Continuum: The Australian Journal of Media & Culture
Vol. 1 No. 2, 1987
Film, TV and the Popular
Edited by Philip Bell & Kari Hanet

Rock video "according to Fredric Jameson"

Robart Pahlavi Bowie

This article is an analysis of rock video (ie promotional films for pop records) according to the influential concepts Pastiche and Schizophrenia, developed by Fredric Jameson in his essay "Postmodernism and Consumer Society".1 In addition to re-circulating Jameson's definitions for the mentioned concepts, in the analysis that follows we will also briefly consider a number of well-known rock videos before undertaking a more precise textual reading of a video that is a good illustration of how Pastiche and Schizophrenia operate in rock video. The video in question is David Bowie's "Loving the Alien".

Jameson defines the first of his two distinctive features of the new postmodernisms in the following way:

Pastiche is, like parody, the imitation of a peculiar or unique style, the wearing of a stylistic mask, speech in a dead language: but it is a neutral practice of such mimicry, without parody's ulterior motive, without the satirical impulse, without laughter, without that still latent feeling that there exists something normal compared to which what is being imitated is rather comic. Pastiche is blank parody, parody that has lost its sense of humour. 2

The imitative tendency that this definition posits as the key formal feature of Pastiche is notoriously prevalent in rock video. A prevalence so acute to have caused Michael Shore, a rock video historian, to complain:

... rock-video directors get most of their imagery ... from an attic full of half-remembered media images, plundering ... all of film history as well as painting and photography, and even television shows.3

For example, Jay Dubin's video for Billy Joel's "Tell Her About it" tried to recreate the Ed Sullivan Show (as seen in the early 1960s). Bob Giraldi similarly mimed the Robert Wise film The West Side Story in his video for Michael Jackson's "Beat it", primarily by focusing on a stylised conflict between two rival gangs; while in another video, for Madonna's "Material Girl", a sequence from a different musical, namely "Diamonds are a Girl's Best Friend" from Howard Hawks' Gentlemen Prefer Blondes, was carefully re-staged, with Madonna replacing Monroe.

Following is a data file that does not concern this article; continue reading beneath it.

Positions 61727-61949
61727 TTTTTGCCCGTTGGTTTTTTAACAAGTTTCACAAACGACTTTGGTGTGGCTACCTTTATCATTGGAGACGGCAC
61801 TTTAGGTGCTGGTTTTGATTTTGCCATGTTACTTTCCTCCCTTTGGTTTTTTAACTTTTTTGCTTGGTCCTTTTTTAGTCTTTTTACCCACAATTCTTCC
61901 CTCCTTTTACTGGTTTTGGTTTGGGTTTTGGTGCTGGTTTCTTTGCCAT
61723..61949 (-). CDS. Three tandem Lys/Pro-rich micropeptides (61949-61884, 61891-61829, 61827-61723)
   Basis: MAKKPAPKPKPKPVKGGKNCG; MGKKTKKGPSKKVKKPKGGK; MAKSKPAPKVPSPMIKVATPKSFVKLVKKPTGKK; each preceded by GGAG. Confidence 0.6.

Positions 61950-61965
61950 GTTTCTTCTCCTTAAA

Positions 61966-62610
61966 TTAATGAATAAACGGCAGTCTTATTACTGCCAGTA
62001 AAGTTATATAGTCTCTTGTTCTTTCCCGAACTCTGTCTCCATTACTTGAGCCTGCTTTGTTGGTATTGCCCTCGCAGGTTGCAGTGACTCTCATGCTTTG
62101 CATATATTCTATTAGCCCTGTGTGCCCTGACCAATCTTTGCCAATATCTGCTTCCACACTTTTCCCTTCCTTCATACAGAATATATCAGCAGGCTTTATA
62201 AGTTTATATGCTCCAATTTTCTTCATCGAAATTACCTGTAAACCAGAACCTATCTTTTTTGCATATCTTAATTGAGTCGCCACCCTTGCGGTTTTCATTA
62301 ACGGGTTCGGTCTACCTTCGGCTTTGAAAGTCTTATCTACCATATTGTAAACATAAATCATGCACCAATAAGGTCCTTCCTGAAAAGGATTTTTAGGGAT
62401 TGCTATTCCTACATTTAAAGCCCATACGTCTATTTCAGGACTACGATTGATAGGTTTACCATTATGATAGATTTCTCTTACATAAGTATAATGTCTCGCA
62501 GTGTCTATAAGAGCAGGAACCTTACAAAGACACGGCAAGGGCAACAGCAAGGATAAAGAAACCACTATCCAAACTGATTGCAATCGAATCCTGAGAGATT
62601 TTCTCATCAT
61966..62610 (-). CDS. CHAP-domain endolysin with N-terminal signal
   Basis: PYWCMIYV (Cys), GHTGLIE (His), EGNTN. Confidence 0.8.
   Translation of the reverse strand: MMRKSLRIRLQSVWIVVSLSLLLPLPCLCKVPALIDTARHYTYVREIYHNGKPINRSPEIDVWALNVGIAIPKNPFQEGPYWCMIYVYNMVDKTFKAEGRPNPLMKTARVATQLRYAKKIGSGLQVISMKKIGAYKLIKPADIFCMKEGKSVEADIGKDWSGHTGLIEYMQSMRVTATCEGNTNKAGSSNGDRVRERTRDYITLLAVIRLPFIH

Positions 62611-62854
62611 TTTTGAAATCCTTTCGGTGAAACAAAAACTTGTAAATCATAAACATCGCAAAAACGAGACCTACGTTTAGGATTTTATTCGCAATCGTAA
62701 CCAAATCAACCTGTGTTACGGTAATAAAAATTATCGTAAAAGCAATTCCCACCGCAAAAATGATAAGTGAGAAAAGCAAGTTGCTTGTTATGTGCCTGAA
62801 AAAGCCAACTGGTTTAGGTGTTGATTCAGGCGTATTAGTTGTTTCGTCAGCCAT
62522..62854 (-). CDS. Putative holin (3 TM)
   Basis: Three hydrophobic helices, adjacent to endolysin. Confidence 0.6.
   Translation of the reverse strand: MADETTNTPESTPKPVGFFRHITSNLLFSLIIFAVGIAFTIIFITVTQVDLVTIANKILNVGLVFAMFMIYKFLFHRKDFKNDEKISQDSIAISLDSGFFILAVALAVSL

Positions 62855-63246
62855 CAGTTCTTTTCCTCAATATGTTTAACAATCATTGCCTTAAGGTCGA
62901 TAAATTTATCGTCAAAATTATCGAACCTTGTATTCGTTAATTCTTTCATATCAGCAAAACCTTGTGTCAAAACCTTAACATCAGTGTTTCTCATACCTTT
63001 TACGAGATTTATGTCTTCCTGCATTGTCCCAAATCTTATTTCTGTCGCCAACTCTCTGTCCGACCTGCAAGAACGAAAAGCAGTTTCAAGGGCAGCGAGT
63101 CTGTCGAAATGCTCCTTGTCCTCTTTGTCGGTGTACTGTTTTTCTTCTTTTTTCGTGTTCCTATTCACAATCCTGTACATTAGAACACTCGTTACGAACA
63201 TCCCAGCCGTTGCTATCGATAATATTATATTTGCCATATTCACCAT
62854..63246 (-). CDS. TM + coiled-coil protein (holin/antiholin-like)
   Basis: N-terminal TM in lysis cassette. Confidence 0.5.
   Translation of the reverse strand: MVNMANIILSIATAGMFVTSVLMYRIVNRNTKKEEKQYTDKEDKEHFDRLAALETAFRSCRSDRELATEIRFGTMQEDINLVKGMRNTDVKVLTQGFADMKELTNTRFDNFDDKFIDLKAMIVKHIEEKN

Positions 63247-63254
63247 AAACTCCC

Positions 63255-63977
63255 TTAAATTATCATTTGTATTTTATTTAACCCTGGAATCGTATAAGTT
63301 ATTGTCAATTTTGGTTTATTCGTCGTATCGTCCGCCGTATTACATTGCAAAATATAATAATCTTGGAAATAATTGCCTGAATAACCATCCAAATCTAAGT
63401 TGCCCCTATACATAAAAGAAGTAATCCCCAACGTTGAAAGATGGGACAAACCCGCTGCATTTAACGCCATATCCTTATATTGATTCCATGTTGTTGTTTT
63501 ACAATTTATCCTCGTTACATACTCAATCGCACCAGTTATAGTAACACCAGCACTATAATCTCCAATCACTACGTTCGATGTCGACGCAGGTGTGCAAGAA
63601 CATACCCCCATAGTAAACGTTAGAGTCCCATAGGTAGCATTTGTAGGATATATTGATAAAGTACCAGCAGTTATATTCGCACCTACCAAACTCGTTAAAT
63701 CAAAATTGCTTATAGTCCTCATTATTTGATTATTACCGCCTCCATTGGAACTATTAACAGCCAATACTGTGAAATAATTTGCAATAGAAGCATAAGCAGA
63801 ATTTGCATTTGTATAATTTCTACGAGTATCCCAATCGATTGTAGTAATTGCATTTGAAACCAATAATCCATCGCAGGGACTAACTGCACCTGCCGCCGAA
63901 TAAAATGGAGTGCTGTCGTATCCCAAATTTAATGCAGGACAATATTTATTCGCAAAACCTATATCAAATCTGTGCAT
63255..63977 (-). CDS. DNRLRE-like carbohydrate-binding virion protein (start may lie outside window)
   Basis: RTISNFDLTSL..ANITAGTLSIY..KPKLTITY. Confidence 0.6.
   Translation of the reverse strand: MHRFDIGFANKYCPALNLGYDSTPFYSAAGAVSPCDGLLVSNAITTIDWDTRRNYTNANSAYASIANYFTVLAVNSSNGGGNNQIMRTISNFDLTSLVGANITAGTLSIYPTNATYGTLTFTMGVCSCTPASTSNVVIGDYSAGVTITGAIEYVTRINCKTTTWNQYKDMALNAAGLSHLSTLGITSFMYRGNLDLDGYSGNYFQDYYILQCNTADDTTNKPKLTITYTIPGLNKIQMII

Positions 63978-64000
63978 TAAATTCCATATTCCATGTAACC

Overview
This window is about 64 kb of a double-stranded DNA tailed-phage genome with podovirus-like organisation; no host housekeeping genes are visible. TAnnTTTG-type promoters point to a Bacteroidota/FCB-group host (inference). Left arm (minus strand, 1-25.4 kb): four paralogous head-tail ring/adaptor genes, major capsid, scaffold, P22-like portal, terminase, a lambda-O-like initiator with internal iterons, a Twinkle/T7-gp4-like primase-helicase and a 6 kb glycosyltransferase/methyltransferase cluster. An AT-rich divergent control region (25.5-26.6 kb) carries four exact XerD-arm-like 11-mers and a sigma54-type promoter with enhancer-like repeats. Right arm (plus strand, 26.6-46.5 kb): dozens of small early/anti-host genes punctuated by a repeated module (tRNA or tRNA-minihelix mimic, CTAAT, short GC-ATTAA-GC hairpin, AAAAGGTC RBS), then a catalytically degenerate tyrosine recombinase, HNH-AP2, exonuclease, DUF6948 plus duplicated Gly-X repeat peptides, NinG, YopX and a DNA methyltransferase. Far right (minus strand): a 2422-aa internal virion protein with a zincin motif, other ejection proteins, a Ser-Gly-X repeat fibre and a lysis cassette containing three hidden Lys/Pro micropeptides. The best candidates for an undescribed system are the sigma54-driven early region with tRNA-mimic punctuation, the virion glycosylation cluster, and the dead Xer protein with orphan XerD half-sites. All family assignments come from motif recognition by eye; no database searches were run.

Like these and many other rock videos, "Loving the Alien" lends itself to the rubric of Pastiche by structuring itself after a classic text of German Expressionism, namely Robert Wiene's The Cabinet of Dr Caligari.

Three aspects of the video best demonstrate how "Loving the Alien" is a Pastiche of Caligari. First of all, "Loving the Alien", like its ancestor, is a largely a studio-bound production. More specifically, the cardboard sets before which Bowie performs parts of the song strongly resemble the highly unusual, oblique sets of Caligari - a film that is, renowned for (among other things) its set design.

The second of the three aspects under discussion is the thematic parallel between the veiled woman who manipulates Bowie's head early in the video, who is apparently in charge of the seemingly tormented character played by Bowie, and the evil Dr Caligari, who is similarly in charge of Cesare, the somnambulist.

Arguably the most important of the three aspects that allow the classification of "Loving the Alien" as a Pastiche of The Cabinet of Dr Caligari is the structure of the 'asylum' scene close to the end of the video. In the course of this scene we find Bowie, lying on a bed, blue-faced, and listening to "Loving the Alien" through a set of headphones. He is also visited by his Eastern-looking girl-friend.

The structure of this scene is important because it is modelled on what is perhaps the most famous feature of Wiene's film. Caligari ends by discrediting the film's narrator, Allen, and his story, which takes up the greater part of the film, with the revelation that he is a lunatic asylum inmate (a fact which also explains the film's oblique sets as a signifying the 'unstable' state of the narrator's mind).

In a similar move, the closing scene of "Loving the Alien" discredits all that is seen up to that point, with the exception of the two black and white scenes in the video. How then does this scene discredit the video's 'narrator'?

In addition to the highly clinical appearance of the room in which the scene is set and which invokes memories of asylum scenes from other films (eg. Ingmar Bergman's Persona), as well as the position of Bowie (lying on his bed), the discrediting is primarily accomplished by the use of Bowie's headphones as a narrative device; a usage that conveniently brackets the images prior to this scene (with the exception of the black and white images) as being the product of the character's mind; an image chain which is broken due to the arrival of the Westernised, Middle-Eastern looking woman.

This break is indicated by the collapsing of the volume of the song from the normal state to that which is heard through the headphones, a volume shift without a jump in the chronological sequence of the song. It is this continuity of the music that links the images prior to this scene with the present one; a link that is instrumental in persuading the viewer to consider the previous images as being due to the character's imagination, having been triggered by the song he is listening to.